When a stock analyst changes his or her opinion of a stock, making either an upgrade or a downgrade, it can sometimes lead to a large swing in stock price. This can present opportunities for investors and drive short-term gains, but it can also cause some pain if the analyst sours on a stock.
Analysts generally rate stocks using a three-tier system:
- A stock is a buy when an analyst thinks the stock will outperform the market or its peers and thus recommends that investors buy the stock. Some analysts use other terms, including overweight and outperform.
- A stock is a hold when an analyst expects the stock not to do any better or worse than the market as a whole. While a hold rating isn't a recommendation to buy the stock, it also isn't a recommendation to sell. Other language sometimes used includes market perform and equal weight.
- A stock is a sell when an analyst thinks a stock will underperform the market and should be sold by investors. Sell ratings are rarest, because analysts are generally positive on most stocks. Other terms sometimes used include underperform and underweight.
What does "upgrade" mean for stocks?
A stock upgrade means an analyst has changed their rating from sell to hold, or from hold to buy, indicating that they've become more optimistic about the stock's prospects.
Because Wall Street analysts get a lot of attention from the trading community, an upgrade tends to lift share prices in the short run. That's arguably because the clients of the analyst issuing the upgrade all flock to buy the stock following the analyst's recommendation; that increased demand for shares boosts the price.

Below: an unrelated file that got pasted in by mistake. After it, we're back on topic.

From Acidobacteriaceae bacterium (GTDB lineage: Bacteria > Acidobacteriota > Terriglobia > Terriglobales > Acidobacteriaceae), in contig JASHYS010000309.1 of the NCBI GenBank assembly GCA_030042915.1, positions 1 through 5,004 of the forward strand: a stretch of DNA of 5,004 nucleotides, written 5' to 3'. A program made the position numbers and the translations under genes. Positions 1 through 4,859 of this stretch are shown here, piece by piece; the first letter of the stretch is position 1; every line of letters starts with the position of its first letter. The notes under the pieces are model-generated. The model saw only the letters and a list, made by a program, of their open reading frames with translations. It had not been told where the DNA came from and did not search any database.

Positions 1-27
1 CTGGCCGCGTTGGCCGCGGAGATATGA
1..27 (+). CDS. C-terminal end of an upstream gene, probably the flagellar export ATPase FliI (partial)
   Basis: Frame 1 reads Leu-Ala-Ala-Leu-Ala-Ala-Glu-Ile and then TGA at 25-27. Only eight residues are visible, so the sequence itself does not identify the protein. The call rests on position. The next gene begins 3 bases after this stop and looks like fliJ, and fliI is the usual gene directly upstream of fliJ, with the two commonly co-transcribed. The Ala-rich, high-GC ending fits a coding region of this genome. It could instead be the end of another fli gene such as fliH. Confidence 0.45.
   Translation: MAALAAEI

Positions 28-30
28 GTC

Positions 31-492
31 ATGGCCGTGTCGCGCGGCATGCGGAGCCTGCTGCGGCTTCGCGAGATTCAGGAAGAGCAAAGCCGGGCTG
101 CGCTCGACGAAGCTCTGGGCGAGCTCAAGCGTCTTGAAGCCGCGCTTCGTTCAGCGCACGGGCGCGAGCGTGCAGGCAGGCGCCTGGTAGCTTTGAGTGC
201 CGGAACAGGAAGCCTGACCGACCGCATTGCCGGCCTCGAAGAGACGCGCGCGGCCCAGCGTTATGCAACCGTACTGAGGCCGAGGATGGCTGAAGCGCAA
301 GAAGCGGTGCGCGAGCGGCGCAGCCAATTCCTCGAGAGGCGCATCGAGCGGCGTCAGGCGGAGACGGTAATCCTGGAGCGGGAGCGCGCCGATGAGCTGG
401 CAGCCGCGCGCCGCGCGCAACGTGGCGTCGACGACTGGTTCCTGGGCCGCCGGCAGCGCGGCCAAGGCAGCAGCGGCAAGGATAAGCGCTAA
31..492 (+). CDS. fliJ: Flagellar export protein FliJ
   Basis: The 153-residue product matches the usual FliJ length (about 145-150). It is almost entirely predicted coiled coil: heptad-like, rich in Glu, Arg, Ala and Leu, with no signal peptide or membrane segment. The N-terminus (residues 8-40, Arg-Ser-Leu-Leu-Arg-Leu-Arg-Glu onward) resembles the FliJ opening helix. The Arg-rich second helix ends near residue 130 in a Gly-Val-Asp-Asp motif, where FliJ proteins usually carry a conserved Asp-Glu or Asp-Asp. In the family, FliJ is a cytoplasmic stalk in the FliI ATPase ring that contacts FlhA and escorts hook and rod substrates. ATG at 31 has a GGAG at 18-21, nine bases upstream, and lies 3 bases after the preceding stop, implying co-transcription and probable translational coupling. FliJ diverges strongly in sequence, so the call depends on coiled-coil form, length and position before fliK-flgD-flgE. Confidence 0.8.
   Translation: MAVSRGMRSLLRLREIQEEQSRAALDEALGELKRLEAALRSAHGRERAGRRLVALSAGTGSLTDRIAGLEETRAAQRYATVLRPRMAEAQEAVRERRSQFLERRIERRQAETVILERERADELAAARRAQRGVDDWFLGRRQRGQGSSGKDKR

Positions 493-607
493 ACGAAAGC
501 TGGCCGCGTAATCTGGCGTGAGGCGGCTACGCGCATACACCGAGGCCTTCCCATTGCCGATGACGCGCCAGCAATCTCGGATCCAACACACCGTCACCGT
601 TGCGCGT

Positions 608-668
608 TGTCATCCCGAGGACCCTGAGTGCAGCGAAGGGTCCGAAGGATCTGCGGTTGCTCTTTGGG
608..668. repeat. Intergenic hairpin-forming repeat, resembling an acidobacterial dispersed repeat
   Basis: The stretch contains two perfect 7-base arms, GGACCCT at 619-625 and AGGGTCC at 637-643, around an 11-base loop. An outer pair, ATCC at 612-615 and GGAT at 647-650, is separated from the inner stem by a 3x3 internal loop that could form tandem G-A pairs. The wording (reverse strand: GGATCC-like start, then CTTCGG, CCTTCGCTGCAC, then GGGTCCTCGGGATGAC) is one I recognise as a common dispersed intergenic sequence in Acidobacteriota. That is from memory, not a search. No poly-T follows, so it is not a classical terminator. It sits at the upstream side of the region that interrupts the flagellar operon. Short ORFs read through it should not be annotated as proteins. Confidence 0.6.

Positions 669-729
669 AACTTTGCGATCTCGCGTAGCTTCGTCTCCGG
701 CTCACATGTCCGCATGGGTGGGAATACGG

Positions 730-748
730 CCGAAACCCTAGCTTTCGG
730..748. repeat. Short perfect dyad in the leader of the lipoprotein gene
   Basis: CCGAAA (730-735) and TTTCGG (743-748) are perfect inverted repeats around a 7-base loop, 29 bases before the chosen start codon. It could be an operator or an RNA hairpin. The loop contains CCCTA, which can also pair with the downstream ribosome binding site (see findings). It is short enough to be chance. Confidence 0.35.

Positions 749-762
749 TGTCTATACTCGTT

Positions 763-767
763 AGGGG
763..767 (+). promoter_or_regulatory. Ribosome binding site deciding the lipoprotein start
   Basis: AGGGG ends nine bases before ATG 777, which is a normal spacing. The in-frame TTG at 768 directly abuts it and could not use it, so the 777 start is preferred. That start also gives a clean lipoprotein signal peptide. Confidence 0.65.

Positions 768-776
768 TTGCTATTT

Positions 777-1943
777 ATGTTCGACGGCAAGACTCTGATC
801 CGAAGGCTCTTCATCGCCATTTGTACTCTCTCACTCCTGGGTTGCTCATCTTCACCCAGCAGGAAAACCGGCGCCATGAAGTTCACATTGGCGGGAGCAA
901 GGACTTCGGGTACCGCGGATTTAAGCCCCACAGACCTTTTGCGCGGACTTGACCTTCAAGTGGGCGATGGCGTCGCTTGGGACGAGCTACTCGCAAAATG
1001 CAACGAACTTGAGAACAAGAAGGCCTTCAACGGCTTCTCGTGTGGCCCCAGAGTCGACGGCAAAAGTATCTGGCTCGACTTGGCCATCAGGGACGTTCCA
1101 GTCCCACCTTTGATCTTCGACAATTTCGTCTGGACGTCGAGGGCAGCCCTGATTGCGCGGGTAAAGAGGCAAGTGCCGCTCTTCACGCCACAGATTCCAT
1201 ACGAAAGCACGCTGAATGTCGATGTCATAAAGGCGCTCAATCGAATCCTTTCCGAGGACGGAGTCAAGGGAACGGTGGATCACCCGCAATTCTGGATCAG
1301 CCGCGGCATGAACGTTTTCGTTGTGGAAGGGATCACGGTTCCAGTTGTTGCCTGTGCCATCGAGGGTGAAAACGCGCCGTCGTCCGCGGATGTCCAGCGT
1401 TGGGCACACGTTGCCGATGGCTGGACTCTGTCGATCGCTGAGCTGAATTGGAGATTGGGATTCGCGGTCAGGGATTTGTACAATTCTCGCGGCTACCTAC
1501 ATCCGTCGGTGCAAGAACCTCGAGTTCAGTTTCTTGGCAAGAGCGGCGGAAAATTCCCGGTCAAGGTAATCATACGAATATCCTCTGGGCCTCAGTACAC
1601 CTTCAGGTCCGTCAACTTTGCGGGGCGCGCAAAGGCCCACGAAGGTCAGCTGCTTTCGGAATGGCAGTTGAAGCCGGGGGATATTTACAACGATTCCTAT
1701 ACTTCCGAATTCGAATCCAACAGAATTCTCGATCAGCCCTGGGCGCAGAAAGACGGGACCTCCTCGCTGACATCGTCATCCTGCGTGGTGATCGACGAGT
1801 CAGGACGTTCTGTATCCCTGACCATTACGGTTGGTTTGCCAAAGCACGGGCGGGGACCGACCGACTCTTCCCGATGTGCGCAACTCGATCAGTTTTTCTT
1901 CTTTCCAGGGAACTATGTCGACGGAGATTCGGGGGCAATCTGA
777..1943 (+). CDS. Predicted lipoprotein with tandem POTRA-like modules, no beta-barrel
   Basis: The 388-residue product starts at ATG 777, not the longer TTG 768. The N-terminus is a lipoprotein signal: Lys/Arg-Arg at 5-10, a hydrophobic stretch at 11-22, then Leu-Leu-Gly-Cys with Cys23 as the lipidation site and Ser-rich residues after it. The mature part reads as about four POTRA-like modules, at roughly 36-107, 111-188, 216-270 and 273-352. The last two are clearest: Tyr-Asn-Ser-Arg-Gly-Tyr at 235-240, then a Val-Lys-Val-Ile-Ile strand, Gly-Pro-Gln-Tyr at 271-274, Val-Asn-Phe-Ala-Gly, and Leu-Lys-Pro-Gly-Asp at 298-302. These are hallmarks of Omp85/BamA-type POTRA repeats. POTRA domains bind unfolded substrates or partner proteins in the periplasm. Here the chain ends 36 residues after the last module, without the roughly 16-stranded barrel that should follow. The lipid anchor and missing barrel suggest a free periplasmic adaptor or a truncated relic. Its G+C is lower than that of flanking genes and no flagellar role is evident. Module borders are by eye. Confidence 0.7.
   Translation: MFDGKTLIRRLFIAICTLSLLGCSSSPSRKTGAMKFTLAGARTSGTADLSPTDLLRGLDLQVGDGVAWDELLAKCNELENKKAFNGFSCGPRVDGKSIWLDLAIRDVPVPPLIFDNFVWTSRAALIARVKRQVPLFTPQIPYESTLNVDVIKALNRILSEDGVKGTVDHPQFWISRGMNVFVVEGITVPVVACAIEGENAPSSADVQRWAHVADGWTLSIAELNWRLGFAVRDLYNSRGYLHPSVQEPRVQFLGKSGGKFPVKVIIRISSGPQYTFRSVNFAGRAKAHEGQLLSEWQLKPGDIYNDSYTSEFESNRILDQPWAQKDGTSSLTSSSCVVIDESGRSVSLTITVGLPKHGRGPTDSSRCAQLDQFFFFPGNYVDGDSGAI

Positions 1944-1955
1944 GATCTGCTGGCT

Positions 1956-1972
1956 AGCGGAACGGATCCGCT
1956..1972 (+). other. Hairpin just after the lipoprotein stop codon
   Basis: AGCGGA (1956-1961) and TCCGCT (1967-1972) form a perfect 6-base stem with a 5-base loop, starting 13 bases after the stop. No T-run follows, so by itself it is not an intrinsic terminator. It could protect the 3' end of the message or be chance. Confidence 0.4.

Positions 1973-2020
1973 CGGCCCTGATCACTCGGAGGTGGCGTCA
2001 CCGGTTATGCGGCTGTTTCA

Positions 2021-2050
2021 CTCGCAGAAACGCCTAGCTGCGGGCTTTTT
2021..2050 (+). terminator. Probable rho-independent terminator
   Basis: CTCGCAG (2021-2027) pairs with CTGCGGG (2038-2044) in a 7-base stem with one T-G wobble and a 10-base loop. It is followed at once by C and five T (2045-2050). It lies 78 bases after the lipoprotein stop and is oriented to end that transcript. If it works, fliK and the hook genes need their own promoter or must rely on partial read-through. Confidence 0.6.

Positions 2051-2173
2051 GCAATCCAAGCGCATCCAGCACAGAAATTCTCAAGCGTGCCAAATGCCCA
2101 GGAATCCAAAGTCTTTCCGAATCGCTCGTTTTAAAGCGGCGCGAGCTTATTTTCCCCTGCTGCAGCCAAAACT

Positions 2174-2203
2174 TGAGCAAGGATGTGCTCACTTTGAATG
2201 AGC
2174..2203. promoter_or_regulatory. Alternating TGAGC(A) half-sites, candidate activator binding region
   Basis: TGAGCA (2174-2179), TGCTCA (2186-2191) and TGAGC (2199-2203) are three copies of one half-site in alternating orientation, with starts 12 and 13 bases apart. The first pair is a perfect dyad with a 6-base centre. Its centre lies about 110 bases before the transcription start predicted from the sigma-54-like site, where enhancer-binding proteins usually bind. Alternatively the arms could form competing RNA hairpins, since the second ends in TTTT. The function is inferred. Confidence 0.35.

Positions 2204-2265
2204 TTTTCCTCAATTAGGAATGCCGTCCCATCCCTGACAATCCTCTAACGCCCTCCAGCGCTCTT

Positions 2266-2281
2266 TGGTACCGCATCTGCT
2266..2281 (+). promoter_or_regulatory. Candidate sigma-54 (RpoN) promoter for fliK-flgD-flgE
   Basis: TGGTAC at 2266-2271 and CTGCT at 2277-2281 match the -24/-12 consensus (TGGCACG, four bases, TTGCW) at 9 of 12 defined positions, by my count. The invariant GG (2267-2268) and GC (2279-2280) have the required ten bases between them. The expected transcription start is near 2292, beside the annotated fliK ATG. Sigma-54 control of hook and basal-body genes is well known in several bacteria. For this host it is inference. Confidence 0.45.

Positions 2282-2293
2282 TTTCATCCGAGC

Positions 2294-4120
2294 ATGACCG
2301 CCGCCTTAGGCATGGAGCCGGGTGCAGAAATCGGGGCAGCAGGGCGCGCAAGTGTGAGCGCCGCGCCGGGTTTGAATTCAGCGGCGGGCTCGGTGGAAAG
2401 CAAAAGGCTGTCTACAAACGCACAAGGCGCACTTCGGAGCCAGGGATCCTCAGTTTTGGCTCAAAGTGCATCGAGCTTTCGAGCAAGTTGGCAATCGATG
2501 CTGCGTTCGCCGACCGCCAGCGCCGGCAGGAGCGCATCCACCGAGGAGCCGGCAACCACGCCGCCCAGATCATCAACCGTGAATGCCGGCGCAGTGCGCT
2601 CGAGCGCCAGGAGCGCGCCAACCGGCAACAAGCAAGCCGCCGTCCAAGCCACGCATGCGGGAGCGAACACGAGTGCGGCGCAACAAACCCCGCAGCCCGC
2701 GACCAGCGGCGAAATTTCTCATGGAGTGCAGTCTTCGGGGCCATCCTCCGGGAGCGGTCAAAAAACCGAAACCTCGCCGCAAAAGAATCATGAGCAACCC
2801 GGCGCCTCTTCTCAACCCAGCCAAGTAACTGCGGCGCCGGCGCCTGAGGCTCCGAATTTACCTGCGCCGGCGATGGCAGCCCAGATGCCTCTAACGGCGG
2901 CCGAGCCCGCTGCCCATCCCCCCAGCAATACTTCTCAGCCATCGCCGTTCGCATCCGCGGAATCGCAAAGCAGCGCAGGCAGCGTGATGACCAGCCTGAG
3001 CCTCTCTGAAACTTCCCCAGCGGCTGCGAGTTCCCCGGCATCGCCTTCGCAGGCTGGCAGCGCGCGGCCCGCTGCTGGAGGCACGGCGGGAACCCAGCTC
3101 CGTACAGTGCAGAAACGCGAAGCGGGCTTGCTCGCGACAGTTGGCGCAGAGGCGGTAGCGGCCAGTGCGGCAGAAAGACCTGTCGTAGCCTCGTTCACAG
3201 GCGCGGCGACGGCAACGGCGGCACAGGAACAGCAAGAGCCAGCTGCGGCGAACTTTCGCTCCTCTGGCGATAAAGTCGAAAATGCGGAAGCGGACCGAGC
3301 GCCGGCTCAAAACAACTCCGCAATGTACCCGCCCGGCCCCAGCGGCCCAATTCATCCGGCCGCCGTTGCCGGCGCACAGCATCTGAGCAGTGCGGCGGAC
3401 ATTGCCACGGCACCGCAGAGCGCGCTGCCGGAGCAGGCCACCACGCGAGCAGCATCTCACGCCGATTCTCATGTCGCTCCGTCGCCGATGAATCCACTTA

For investors who own an upgraded stock, the upgrade can give them a short-term gain and offer an opportunity to sell the stock at a higher price if they're not as optimistic as the analyst on its long-term prospects. For investors who don't own the stock, an upgrade can make it more expensive to start a position.
Analyst upgrades are often reactionary, meaning they occur after something has already changed the story. A strong earnings report, for example, can trigger an avalanche of analyst upgrades. In this case upgrades don't really give investors any new information.
What does "downgrade" mean for stocks?
A stock downgrade occurs when an analyst moves from buy to hold or from hold to sell, indicating that they've cooled on a stock's chances of providing market-beating returns.
When a stock is downgraded, it can prompt traders to sell the stock on the assumption that others will be doing the same. The collective result of this selling can push down the stock price, sometimes dramatically.
A downgrade can sting for investors who own a particular stock, since it often results in a lower stock price. But for long-term investors who disagree with the analyst's conclusion, the lower price offers an opportunity to buy the stock at a discounted price, potentially boosting returns if the analyst turns out to be wrong.
Downgrades can occur in reaction to news, just like upgrades -- for example, if a company whiffs an earnings report and misses expectations. Analysts also sometimes downgrade a stock due solely to valuation. If an analyst believes a stock has increased in price too much to be justified by the underlying company's profits, the analyst could downgrade the stock despite no change in the company's long-term prospects.
While stock upgrades and downgrades often drive trading activity in a stock, long-term investors should think for themselves. Analysts' opinions can be useful, but they're far from the only thing to consider.